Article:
Announcements/
Press Releases
April 2014

TNC Bantam Wolverines win PLC SPORTS NO BODY CHECKING WORLD CHAMPIONSHIPS tournament

March 2013

Survey: 87 per cent of Canadians feel that hockey carries a “significant risk” of head, neck and brain injury

Click to read article from the Globe and Mail

April 2012

Interesting article from the website
Best Player of the World
Click here to read

April 2012

TNC Bantam Blue Sharks beat TNC White Sharks to win PLC SPORTS NO BODY CHECKING WORLD CHAMPIONSHIPS tournament
The TNC Peewee Lightning and Wolverines finish 3rd and 4th

February 2012

TNC Peewee Hornets win
Burlington Tournament
The TNC Peewee Hornets beat in the final the TNC Redhawks to win the Burlington Tournament.
The TNC Bantam Wolverines finish 2nd and the Bantam Sharks finish 3rd with the RedHawks finishing 5th.

March 3, 2012

Teenagers Are More Vulnerable to Sport Concussions
Research results published in "Brain Injury" by Université de Montréal neuropsychologist Dave Ellemberg - Feb 2012

May 4, 2011
OHF bans bodychecking at the Select level for ALL ages
Click here for more

New study of concussions
among NHL players

Monday April 18, 2011
in CMAJ
Syd Johnson, a bioethicist from Dalhousie University in Halifax calls for the elimination of bodychecking in all but the most elite levels of youth hockey, where players are at least 16 years old to reduce concussions and other serious injuries:
Her analysis article was published in the Canadian Medical Association Journal.
Watch report from Global News National where Phoenix Tashlin-Clifford one of TNC players is interviewed

2011 TNC Hockey
Final Fun
Hockey Night
2011 TNC Peewee
Champs 2-5 Allstars

2011 TNC Bantam
Champs 1-2 Allstars


click here for more...

2011 PLC WORLD
No Body Checking
Hockey Championships
in Barrie Ontario
TNC Peewee Sharks
win Bronze
with a 4-0 record!

Ryan Harrs
wins Peewee Goalie
Competition!

and Clark Schlesinger
wins Peewee player award!

click here for more...
-New Study published
Tuesday March 15, 2011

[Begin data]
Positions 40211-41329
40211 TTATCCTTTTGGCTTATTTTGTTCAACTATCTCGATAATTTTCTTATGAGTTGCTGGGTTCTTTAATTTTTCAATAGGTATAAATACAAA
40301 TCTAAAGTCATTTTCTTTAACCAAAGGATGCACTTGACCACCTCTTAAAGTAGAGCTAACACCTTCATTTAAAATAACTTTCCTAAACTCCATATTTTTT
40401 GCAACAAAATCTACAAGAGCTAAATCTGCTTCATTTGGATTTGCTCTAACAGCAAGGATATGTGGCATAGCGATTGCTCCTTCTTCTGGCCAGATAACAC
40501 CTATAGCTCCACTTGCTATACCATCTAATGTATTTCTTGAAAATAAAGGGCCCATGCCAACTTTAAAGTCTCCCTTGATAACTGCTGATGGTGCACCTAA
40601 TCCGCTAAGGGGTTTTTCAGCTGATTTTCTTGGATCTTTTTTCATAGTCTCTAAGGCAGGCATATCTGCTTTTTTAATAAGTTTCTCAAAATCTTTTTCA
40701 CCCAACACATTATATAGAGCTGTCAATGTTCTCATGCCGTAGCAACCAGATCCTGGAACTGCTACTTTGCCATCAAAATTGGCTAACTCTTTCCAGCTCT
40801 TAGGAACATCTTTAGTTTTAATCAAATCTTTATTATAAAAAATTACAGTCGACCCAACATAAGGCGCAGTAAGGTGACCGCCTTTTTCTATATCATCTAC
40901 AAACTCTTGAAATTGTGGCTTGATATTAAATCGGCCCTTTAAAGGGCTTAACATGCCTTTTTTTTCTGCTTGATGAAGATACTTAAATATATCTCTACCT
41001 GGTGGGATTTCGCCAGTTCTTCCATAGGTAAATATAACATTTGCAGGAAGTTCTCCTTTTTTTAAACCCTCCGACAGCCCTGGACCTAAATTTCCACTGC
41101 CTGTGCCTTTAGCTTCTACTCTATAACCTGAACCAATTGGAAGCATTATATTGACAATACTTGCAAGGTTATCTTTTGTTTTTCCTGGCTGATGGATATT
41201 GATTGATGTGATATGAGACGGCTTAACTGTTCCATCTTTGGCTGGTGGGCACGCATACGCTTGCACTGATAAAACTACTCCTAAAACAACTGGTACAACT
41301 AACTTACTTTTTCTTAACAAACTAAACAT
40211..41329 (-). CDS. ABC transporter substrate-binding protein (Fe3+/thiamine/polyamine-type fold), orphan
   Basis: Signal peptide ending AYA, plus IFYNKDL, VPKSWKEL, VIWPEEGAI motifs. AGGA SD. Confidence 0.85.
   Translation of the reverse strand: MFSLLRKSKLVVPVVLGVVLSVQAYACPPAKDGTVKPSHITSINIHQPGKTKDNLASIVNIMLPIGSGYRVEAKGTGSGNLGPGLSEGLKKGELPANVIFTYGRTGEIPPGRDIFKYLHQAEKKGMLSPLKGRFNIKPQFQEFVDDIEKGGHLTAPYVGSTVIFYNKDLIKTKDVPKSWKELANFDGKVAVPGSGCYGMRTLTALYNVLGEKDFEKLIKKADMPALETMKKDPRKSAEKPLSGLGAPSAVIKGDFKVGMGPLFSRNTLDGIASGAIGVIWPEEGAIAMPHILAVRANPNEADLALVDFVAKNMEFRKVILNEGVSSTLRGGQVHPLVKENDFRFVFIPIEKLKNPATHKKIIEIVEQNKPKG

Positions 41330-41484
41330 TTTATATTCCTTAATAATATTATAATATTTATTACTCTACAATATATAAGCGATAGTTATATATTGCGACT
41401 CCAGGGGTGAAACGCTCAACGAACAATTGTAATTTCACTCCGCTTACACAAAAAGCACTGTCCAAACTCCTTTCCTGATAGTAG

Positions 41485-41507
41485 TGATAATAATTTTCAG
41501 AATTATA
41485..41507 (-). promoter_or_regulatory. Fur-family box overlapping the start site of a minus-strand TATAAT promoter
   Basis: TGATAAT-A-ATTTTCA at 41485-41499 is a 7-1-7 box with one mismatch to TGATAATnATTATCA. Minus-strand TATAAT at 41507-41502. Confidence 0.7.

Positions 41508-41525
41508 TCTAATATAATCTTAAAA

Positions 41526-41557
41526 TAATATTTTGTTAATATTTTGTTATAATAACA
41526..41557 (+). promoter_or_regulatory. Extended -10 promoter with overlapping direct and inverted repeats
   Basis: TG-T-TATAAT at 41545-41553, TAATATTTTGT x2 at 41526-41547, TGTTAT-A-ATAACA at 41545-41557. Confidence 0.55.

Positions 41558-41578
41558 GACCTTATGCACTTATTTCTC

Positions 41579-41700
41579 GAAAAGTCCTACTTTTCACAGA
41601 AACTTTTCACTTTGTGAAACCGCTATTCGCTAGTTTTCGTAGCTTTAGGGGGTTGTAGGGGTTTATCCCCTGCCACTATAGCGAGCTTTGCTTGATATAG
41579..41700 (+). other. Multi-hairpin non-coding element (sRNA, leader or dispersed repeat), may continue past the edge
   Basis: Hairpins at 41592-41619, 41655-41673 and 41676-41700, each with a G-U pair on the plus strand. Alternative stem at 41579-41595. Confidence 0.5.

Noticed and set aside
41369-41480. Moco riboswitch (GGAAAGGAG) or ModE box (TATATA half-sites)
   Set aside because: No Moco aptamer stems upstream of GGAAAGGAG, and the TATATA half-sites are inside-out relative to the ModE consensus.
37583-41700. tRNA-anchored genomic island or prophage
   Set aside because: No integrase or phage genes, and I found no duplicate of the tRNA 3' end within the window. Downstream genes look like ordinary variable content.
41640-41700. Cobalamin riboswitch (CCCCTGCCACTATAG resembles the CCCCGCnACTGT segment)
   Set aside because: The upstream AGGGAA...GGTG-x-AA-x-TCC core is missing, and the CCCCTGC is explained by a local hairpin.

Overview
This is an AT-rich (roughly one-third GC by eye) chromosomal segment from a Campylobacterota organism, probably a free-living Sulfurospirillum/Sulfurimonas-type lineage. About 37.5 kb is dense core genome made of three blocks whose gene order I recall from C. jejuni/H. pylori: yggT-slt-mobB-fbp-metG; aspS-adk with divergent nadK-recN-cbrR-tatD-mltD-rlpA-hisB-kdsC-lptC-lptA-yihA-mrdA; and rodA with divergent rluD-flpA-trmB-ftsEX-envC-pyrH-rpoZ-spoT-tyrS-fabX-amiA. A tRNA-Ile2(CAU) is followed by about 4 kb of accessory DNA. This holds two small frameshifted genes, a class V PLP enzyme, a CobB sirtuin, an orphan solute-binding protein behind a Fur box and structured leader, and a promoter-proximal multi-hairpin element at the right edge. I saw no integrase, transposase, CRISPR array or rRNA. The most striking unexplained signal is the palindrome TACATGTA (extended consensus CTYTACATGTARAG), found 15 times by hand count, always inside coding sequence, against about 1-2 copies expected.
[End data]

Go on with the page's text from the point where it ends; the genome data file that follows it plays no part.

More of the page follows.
in Open Medicine
proves the obvious:
"Bodychecking is the major contributor of serious injuries in minor hockey" and that "hitting younger is not better".
Read more in the Globe

Our own TNC
SHARKS
win GOLD

-New Season starts
Sat Sep 11, 2010
Read more

-Wolverines Win
The 1st TNCHL Champions Cup

Read more

-The Death of a Canadian Institution:
Barely on Life Support!

By Emile Therien
Read article

Brad Dalgarno
talks about TNCHL

Letters to TNCHL/
Richard Wennberg, MD,FRCPC
Neurologist, University of Toronto

Scientific studies have clearly indicated that injuries, including concussions, occur more frequently among 11 and 12 year old players in leagues that permit body checking compared to non-contact leagues ...
Read More
Testimonials /
Parents talk
Doreen Ng-Bell
A true hockey mom
talks about TNCHL and
her 12 yr old son
Kelly Lyons and Don Hay
Talk about TNCHL and their
14 yr old son

Read Neil Clifford's
Testimonial






TORONTO NON-CONTACT HOCKEY LEAGUE (TNC Hockey)
TIP OF THE MONTH

October Tip of the Month -LACE EM UP TIGHT

By Jules Jardine - Technical Director TNC Hockey

One of the most common mistakes I see on a daily basis is loose skates.

We have all heard stories of how Pros don't do up the top eyelets on their skates. If that is true at all, it is an overwhelming minority and Pros are strong enough to get away with it. At the minor hockey level, (even up to 14 years old), players should always tie the top two eyelets up tight. The lower eyelets don't have to be as tight, they can be snug, but you should have trouble putting one finger under the bowtie of a correctly tightened skate.

The skate boot is similar to a ski boot in the sense that it is there for support. You most certainly wouldn't go down a steep ski hill with loose bindings. I watch kids day after day skating around with their ankles wobbling in their skates. More than half the time that they fall down is not because of their balance, it is because they have no support. At times I have literally been able to fit my entire fist through the laces of an improperly tied skate. If I had a nickel for every time I sent one of my instructors to tighten a kid’s loose skates, well I would be........